Thank goodness for ski lifts. Most of us would never have learned to ski were it not for the chairlift that takes us 1,000 feet up the mountain in 12 minutes flat. But we all know there were skiers long before there were lifts. And there's something to be said for skiing the old-fashioned way -- on Saturday, we earned our turns.
My first ski lift was a nasty old rope tow at a little place called Tyrol Basin. Lord how I hated that thing. The first time I grabbed onto it, that demon jerked me flat on my face in front of a lift line packed with other seventh graders. Later, I learned to gradually tighten my grip on the rope -- much like a driver letting the clutch out slowly -- until I accelerated smoothly away from the lift shack.
However, learning to squeeze the cable wasn't the most difficult part of riding the old rope tow at Tyrol Basin. Nope, the hardest part was managing to hang onto the slippery rope on the steepest part of the hill. During the course of a Saturday afternoon, the wet mittens of successive skiers gradually coated the three-inch-thick rope with a thin film of ice. We learned to use our left hands to grasp the rope in front of us, but reached our right hands around behind our backs to get a second grip on the rope. That technique allowed our right arms to hold some of the weight of our bodies.
Finally, I taught myself to turn and stop my skis and was able to graduate from the rope tow hill to the T-bar hill. Learning to ride the T-bar is a story unto itself (Don't sit on it! Put it behind your butt and let it pull you up the hill!).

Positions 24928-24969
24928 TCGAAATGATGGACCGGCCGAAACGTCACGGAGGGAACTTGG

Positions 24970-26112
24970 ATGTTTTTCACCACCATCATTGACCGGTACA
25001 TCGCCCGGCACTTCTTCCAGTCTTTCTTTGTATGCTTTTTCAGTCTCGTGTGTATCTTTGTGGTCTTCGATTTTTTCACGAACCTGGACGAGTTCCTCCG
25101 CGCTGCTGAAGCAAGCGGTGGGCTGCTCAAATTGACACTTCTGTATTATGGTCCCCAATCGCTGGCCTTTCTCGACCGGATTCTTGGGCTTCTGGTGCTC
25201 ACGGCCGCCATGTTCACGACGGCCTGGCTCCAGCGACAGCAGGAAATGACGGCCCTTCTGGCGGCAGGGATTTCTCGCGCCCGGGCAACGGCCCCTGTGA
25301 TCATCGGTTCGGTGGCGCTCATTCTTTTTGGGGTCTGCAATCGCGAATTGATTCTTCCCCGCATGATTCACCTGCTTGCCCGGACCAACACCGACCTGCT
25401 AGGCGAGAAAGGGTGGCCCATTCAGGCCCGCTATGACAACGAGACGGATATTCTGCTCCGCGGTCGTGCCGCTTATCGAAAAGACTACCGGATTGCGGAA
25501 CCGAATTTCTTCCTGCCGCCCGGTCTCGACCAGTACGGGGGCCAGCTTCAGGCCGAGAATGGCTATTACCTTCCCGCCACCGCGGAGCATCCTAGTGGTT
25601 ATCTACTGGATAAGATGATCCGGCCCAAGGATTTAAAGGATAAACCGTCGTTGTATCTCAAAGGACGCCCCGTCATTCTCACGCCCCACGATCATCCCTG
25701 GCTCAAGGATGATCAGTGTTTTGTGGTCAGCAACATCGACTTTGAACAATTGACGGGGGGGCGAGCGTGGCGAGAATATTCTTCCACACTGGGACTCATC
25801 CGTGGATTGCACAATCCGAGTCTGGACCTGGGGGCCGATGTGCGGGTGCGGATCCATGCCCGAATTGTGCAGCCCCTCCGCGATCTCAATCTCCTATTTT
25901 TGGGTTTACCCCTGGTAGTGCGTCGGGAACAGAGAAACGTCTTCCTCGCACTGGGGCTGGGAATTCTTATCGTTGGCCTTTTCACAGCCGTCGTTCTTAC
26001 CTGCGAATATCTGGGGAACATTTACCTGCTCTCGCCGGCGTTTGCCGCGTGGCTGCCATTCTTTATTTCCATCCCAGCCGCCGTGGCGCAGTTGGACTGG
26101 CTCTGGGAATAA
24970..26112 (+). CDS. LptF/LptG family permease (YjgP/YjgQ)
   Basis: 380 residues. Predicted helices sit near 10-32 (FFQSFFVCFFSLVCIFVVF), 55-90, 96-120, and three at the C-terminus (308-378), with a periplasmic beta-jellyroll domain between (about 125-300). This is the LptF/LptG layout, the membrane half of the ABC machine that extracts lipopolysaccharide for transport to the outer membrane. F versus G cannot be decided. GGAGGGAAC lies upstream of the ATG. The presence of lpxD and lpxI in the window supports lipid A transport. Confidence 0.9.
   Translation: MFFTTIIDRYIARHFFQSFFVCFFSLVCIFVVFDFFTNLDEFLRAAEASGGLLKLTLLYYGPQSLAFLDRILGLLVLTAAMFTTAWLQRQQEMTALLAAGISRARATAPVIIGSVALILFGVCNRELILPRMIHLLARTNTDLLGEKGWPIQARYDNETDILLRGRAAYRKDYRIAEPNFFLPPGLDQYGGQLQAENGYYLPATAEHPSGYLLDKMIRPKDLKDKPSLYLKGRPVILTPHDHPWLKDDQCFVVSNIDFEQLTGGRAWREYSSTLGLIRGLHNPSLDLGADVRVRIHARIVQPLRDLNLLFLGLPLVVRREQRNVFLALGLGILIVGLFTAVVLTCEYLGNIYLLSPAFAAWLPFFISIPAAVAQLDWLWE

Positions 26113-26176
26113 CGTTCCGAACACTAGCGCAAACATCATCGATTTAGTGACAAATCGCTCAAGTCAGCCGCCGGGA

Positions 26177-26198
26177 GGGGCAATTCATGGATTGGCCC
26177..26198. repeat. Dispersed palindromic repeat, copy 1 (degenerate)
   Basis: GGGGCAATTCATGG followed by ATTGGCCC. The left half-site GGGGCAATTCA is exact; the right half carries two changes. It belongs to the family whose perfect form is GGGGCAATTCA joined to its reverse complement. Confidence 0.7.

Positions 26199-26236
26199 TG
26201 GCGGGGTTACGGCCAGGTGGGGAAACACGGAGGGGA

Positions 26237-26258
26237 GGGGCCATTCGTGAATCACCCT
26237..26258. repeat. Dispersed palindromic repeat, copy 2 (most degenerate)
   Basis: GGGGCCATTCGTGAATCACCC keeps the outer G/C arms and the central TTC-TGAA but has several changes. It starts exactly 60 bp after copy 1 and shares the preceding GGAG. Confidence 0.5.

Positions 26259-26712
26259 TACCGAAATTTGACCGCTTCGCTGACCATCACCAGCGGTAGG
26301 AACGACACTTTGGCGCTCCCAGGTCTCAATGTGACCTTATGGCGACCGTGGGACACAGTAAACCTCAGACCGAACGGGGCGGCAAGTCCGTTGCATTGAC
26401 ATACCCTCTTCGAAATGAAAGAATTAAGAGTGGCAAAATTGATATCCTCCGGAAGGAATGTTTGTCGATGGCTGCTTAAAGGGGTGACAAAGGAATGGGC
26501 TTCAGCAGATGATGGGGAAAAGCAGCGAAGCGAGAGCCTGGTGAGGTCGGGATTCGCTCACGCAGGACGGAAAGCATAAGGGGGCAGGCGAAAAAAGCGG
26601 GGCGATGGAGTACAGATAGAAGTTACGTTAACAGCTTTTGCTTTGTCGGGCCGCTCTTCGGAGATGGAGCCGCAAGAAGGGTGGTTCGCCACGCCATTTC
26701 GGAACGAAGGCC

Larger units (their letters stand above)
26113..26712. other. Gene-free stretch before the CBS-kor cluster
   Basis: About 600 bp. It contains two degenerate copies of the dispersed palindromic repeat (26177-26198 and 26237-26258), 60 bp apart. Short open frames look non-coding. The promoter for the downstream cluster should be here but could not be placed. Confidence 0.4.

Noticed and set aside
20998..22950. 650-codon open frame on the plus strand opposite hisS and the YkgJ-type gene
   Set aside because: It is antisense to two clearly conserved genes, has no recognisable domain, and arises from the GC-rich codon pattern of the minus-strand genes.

Our group of eight skiers on Saturday decided to go without ski lifts of all kinds, including snowmobiles. The plan was to ski 600 feet up a mountain and then ski down through the trees in search of knee deep powder. I've never really been a Telemark skier, and my equipment is a sad reflection of that fact. I had a pair of 52-inch Alpine poles, a pair of well-used size 11 Italian leather lace-up boots and the latest, greatest tele skis from K2, called "World Piste." I had rented the big fat skis from a local shop, and the plan, if I survived the climb, was to make parallel turns all the way down the mountain.
I was one of three in our group who lacked climbing skins, and it was quickly apparent that the blue wax I had corked onto the bottoms of my skis wasn't going to do the trick. I stopped to apply some sticky pink wax that resembled bubble gum, and from then on, I had ample grip on the snow. But the guy who was blowing my mind was John Wither, who was steaming up the mountain on a pair of vintage wooden skinny skis. His equipment didn't offer any of the modern advantages the rest of us enjoyed -- no metal edges, no plastic bases, no climbing skins, no rigid buckled boots. Just a classic pair of 210 cm Bonna wood skis.
"I've been using them for 30 years," Wither said. "I know I got them in the mid '70s. They were well-known as the best skis available. They were hard to get, and I remember thinking, 'I can't believe I got them.'" In 2005, Wither's beautiful skis look decidedly quaint next to the current year's Telemark skis.
Wither's old boards have edges made of strips of compressed beechwood known as lignastone. When he skied Saturday, they were prepped with a year-old coat of pine tar to repel moisture and a fresh coat of extra blue wax. "The snow was perfect for me," he said. "I had just enough snow sticking to my bottoms to climb up, and then it was deep enough to control my speed on the way down."
After two solid hours of climbing and what seemed like 25 switchbacks, I found myself longing for the old rope tow at Tyrol Basin. But then, I would have missed out on all the fun.
Our reward for all of our exertion was a ski run which will stick in my mind for many years. It was very sweet and all too short. But somehow, when you've earned every turn, you savor each arc through the powder all the more.
Now all I need is a pair of 210 cm Bonnas.